Corporations are more and more demanded to legitimate their actions towards a critical civil society. The heated political and media debate around infrastructural projects underscores the relevance of legitimation and public acceptance. Corporations which are planning infrastructure projects find themselves confronted with emerging expectations of information and participation, caused by fundamental changes in society. Especially changing media landscapes produce well informed citizens who articulate their interests and use social media to mobilize support. Protests of affected persons involve a risk of delegitimation for corporations. Corporate Communication plays a boundary-spanning role in those conflicts through mediating between public interest and corporation’s decision making.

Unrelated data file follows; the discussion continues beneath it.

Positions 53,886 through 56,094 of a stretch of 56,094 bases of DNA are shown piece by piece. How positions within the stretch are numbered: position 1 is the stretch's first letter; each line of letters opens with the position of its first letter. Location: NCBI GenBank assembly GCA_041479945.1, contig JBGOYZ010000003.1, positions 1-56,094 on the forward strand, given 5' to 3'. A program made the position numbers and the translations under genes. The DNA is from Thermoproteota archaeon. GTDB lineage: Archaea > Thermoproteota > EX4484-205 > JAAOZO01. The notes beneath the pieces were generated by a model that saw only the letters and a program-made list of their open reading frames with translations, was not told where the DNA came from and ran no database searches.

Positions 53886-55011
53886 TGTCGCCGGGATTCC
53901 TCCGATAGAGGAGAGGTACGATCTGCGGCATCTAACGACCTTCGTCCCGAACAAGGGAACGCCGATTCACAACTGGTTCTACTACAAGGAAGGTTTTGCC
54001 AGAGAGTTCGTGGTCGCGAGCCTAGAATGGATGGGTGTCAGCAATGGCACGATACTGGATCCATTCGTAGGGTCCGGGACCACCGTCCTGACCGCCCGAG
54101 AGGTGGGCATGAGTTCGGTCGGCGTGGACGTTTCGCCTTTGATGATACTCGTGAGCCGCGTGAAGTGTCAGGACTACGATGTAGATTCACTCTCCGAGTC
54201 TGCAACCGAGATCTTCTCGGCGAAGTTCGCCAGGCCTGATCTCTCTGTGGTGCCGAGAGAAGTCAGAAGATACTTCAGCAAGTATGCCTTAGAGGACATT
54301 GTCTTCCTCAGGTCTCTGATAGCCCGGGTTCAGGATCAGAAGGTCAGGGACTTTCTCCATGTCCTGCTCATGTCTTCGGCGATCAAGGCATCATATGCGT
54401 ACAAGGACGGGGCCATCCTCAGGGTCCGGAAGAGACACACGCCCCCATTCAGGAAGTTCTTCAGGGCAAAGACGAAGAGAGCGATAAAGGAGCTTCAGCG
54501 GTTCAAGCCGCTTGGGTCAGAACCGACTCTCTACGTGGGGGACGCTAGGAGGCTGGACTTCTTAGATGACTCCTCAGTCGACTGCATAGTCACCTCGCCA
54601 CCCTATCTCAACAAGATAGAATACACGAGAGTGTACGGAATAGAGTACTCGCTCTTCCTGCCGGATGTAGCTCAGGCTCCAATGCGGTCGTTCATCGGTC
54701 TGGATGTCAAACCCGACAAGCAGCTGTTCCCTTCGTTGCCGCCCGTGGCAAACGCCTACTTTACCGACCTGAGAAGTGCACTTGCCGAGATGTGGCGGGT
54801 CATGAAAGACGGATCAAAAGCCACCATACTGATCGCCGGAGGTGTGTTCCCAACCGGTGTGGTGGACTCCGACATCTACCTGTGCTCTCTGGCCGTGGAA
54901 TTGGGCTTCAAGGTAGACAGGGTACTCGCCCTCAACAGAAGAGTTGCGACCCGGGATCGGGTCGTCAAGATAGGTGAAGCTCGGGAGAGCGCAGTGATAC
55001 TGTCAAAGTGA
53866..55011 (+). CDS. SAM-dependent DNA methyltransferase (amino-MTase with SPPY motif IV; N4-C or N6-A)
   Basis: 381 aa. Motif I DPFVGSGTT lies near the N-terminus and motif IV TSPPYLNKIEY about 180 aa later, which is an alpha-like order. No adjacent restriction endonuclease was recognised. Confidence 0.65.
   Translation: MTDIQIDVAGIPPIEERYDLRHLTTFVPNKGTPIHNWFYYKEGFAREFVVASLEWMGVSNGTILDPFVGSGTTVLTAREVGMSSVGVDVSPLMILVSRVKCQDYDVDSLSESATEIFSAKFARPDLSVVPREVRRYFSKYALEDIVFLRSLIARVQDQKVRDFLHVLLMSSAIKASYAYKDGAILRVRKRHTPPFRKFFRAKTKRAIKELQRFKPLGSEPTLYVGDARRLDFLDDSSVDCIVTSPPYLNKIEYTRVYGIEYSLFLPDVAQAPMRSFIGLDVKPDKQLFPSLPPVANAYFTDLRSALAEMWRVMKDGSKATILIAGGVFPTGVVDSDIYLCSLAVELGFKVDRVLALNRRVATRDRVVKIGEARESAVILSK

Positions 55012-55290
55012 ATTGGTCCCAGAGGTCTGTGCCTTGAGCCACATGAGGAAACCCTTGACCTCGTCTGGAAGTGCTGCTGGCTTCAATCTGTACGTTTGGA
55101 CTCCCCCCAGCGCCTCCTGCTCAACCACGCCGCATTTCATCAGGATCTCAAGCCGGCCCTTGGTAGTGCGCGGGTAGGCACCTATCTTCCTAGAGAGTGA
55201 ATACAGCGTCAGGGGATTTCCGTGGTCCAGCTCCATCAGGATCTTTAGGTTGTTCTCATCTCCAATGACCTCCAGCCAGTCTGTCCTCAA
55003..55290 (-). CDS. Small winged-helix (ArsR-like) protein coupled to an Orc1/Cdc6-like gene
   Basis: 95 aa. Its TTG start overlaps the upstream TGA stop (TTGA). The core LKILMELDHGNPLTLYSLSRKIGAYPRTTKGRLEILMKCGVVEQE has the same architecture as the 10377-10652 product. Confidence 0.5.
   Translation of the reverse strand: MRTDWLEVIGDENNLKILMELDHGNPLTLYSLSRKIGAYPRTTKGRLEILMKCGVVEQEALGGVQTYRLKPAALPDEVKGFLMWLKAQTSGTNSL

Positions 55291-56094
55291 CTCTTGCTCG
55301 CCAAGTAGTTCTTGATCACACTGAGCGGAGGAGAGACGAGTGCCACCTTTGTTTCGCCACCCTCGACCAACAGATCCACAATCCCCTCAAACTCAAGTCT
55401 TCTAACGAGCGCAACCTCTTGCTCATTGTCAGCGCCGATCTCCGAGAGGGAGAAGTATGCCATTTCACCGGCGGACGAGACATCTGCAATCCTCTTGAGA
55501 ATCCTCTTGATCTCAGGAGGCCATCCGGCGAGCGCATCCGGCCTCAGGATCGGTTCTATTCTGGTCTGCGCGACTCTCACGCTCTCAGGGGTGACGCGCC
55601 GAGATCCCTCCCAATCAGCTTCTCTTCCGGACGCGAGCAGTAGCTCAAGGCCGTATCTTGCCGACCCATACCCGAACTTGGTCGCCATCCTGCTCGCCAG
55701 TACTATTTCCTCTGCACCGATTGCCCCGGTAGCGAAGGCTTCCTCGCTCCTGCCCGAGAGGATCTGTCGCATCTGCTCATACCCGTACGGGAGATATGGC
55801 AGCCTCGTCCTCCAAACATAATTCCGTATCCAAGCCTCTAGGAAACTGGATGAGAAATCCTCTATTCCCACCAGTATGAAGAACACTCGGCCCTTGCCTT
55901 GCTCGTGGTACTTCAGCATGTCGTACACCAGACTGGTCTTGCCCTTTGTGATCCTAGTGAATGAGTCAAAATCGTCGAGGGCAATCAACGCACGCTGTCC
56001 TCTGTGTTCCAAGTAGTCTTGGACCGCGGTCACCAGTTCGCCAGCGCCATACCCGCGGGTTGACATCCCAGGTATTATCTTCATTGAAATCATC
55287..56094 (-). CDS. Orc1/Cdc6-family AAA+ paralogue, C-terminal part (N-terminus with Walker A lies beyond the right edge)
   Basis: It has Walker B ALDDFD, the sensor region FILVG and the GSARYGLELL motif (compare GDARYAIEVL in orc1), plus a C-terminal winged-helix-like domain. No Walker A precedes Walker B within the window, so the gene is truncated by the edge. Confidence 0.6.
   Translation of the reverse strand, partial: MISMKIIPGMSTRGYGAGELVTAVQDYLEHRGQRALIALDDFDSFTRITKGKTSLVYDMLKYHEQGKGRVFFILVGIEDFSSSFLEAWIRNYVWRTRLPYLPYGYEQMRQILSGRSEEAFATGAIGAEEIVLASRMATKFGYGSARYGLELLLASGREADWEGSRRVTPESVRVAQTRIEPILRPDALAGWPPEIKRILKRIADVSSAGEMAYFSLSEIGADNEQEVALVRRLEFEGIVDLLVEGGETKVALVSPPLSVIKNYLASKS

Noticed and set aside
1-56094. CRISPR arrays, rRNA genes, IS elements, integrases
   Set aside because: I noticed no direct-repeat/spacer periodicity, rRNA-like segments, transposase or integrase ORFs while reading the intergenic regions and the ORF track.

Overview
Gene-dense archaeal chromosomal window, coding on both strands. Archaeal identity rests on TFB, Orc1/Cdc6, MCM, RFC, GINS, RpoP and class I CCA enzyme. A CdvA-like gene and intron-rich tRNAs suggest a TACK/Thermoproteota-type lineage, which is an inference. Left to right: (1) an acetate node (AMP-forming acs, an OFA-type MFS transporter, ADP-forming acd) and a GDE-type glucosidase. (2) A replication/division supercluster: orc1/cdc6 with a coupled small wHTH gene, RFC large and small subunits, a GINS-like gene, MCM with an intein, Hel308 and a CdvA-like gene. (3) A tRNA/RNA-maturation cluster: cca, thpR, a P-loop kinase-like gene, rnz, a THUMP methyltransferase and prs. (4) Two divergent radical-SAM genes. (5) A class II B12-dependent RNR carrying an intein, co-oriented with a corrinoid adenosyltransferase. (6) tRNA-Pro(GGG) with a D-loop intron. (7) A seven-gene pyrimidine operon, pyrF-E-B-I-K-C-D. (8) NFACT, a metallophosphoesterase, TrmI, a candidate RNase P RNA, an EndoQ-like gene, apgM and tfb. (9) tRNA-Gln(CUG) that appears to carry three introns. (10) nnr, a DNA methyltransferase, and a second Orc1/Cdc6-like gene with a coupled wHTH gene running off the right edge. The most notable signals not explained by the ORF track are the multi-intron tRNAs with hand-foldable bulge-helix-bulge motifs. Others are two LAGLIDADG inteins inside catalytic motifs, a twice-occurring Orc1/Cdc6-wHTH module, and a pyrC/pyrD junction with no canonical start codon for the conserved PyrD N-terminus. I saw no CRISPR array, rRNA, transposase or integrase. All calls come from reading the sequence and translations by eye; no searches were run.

From the perspective of neo-institutional thinking, the contribution focuses on changed demands of society regarding an emerging need for public participation. It can be seen that public acceptance is strongly connected to acceptable decision by the corporation. Public participation processes possess the potential of giving hints on how to modify the acceptability of corporations’ actions. The presentation shows which types of participation processes are used to gain public acceptance and how corporate communication fulfills its reflective role inside the corporation and towards society.